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Rank-Order Tournaments and Selection

Author

Listed:
  • Clark, D.J.
  • Riis, C.

Abstract

Rank order tournaments are often presented as incentive devices: a tournament in which the hardest working individual gains promotion to the next level in a firms' hierarchy may induce workers to exert extra effort for example. In this paper, we consider a tournament in which workers are expected to be heterogenous, so that the principal cares about who is promoted, worker ability is, however, unknown to the principal.

Suggested Citation

  • Clark, D.J. & Riis, C., 1996. "Rank-Order Tournaments and Selection," Memorandum 27/1996, Oslo University, Department of Economics.
  • Handle: RePEc:hhs:osloec:1996_027
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    References listed on IDEAS

    as
    1. Lazear, Edward P & Rosen, Sherwin, 1981. "Rank-Order Tournaments as Optimum Labor Contracts," Journal of Political Economy, University of Chicago Press, vol. 89(5), pages 841-864, October.
    2. Baker, George P & Jensen, Michael C & Murphy, Kevin J, 1988. " Compensation and Incentives: Practice vs. Theory," Journal of Finance, American Finance Association, vol. 43(3), pages 593-616, July.
    3. Margaret A. Meyer, 1991. "Learning from Coarse Information: Biased Contests and Career Profiles," Review of Economic Studies, Oxford University Press, vol. 58(1), pages 15-41.
    4. George Baker & Michael Gibbs & Bengt Holmstrom, 1994. "The Wage Policy of a Firm," The Quarterly Journal of Economics, Oxford University Press, vol. 109(4), pages 921-955.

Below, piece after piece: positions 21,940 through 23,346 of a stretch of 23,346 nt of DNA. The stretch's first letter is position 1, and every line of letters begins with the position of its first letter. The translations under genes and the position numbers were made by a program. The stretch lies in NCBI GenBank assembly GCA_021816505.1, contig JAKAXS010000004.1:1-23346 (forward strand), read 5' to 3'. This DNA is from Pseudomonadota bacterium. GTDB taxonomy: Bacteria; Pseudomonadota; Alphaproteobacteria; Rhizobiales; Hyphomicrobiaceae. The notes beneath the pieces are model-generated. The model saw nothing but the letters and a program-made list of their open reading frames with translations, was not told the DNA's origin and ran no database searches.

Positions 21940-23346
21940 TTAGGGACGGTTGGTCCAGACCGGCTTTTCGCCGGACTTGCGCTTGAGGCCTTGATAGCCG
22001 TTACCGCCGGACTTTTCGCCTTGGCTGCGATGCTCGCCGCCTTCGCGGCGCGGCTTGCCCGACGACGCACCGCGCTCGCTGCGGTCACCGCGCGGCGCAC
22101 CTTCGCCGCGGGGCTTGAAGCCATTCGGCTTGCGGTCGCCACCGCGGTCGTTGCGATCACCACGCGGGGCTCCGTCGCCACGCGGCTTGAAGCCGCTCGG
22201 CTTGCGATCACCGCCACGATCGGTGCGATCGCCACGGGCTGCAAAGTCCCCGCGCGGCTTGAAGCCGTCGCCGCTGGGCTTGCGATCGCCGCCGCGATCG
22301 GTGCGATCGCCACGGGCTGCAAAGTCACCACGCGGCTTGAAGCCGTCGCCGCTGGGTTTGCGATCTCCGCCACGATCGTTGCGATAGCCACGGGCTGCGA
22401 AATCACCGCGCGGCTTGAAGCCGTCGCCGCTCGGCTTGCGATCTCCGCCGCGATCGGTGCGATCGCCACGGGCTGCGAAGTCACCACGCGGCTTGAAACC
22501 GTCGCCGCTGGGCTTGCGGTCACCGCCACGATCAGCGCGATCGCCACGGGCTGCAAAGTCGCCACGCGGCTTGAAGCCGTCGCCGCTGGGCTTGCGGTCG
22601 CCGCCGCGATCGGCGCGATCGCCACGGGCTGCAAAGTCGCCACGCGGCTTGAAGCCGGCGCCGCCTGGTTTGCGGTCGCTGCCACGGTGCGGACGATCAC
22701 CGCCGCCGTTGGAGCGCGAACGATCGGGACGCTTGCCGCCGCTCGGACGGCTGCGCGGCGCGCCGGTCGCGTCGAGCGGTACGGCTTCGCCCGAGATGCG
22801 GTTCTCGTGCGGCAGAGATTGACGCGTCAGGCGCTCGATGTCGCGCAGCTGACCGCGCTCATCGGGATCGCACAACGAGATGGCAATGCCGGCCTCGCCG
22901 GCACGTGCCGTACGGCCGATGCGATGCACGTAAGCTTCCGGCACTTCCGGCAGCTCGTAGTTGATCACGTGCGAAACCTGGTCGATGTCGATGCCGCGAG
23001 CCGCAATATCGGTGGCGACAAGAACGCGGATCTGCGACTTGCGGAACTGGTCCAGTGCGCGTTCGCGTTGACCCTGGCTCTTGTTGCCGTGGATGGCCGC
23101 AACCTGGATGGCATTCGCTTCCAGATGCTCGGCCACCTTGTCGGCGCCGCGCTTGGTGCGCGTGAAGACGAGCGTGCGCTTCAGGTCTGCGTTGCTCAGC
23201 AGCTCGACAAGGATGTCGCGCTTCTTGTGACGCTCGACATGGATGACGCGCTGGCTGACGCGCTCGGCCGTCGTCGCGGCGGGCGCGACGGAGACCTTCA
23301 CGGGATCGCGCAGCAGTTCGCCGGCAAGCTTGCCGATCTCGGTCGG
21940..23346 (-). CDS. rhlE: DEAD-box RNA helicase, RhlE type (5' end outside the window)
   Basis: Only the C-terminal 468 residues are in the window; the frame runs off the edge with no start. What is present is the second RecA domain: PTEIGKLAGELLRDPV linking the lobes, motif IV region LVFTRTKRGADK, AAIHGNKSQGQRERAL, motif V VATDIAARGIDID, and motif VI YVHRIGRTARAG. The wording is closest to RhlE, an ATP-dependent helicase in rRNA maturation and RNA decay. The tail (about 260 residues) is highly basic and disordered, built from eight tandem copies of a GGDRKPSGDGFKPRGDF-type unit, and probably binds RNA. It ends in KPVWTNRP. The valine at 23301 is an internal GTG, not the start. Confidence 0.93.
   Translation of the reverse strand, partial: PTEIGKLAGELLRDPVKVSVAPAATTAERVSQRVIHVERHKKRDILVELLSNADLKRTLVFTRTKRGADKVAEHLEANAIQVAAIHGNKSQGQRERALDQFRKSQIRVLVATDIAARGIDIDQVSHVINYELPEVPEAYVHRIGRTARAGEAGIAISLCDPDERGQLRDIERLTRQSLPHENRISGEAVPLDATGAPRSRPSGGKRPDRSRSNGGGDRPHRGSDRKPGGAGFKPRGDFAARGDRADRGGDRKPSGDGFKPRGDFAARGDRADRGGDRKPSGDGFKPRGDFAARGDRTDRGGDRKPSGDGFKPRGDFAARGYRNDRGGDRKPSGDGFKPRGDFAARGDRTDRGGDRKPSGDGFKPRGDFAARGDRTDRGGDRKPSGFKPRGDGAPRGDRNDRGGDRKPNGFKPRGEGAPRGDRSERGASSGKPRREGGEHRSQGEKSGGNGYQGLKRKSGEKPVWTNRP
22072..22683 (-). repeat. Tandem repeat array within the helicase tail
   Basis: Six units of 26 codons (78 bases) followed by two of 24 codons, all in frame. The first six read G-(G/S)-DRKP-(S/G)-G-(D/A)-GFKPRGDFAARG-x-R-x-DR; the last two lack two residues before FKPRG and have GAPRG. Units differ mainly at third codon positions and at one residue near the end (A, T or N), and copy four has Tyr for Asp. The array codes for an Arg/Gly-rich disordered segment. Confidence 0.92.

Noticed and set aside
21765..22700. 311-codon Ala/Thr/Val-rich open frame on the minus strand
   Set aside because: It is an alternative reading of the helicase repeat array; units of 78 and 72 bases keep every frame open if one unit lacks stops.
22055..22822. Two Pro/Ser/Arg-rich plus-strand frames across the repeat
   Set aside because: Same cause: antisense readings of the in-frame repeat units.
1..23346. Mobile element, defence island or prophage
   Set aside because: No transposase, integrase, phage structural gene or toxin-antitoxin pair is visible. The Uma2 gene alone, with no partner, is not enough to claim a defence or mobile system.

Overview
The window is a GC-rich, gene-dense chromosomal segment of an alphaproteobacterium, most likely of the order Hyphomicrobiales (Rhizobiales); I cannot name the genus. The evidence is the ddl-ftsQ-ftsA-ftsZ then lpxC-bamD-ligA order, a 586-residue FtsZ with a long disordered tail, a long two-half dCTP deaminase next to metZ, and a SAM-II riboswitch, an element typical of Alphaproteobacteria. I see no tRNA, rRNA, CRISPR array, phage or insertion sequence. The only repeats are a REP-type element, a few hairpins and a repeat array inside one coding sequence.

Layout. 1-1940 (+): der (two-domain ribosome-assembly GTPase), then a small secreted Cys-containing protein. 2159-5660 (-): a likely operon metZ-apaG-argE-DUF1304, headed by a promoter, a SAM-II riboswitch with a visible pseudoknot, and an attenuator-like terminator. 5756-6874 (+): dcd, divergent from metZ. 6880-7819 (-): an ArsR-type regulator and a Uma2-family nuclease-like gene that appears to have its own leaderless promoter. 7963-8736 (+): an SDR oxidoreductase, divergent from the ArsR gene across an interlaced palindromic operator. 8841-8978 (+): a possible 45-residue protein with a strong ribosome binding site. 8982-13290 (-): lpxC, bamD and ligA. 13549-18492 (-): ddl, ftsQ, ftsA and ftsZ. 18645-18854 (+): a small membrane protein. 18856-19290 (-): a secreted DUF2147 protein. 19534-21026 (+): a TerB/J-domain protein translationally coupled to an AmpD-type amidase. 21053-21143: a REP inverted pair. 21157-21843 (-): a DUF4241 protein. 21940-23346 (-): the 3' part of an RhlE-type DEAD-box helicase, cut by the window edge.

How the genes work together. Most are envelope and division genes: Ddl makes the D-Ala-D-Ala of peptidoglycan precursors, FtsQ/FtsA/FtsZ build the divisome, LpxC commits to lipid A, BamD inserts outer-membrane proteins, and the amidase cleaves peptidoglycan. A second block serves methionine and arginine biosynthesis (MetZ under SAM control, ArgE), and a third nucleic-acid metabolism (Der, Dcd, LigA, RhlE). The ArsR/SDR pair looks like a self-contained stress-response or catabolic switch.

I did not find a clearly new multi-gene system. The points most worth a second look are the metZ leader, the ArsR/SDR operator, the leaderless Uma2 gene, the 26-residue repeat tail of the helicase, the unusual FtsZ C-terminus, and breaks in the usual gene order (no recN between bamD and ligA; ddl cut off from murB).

5. Green, Jerry R & Stokey, Nancy L, 1983. "A Comparison of Tournaments and Contracts," Journal of Political Economy, University of Chicago Press, vol. 91(3), pages 349-364, June.
    6. Richard L. Fullerton & R. Preston McAfee, 1999. "Auctioning Entry into Tournaments," Journal of Political Economy, University of Chicago Press, vol. 107(3), pages 573-605, June.
    7. Taylor, Curtis R, 1995. "Digging for Golden Carrots: An Analysis of Research Tournaments," American Economic Review, American Economic Association, vol. 85(4), pages 872-890, September.
    8. O'Keeffe, Mary & Viscusi, W Kip & Zeckhauser, Richard J, 1984. "Economic Contests: Comparative Reward Schemes," Journal of Labor Economics, University of Chicago Press, vol. 2(1), pages 27-56, January.
    9. Canice Prendergast, 1993. "The Role of Promotion in Inducing Specific Human Capital Acquisition," The Quarterly Journal of Economics, Oxford University Press, vol. 108(2), pages 523-534.
    10. Derek Clark & Christian Riis, 2001. "Rank-order tournaments and selection," Journal of Economics, Springer, vol. 73(2), pages 167-191, June.
    11. Bull, Clive & Schotter, Andrew & Weigelt, Keith, 1987. "Tournaments and Piece Rates: An Experimental Study," Journal of Political Economy, University of Chicago Press, vol. 95(1), pages 1-33, February.
    12. Bhattacharya, Sudipto & Guasch, J Luis, 1988. "Heterogeneity, Tournaments, and Hierarchies," Journal of Political Economy, University of Chicago Press, vol. 96(4), pages 867-881, August.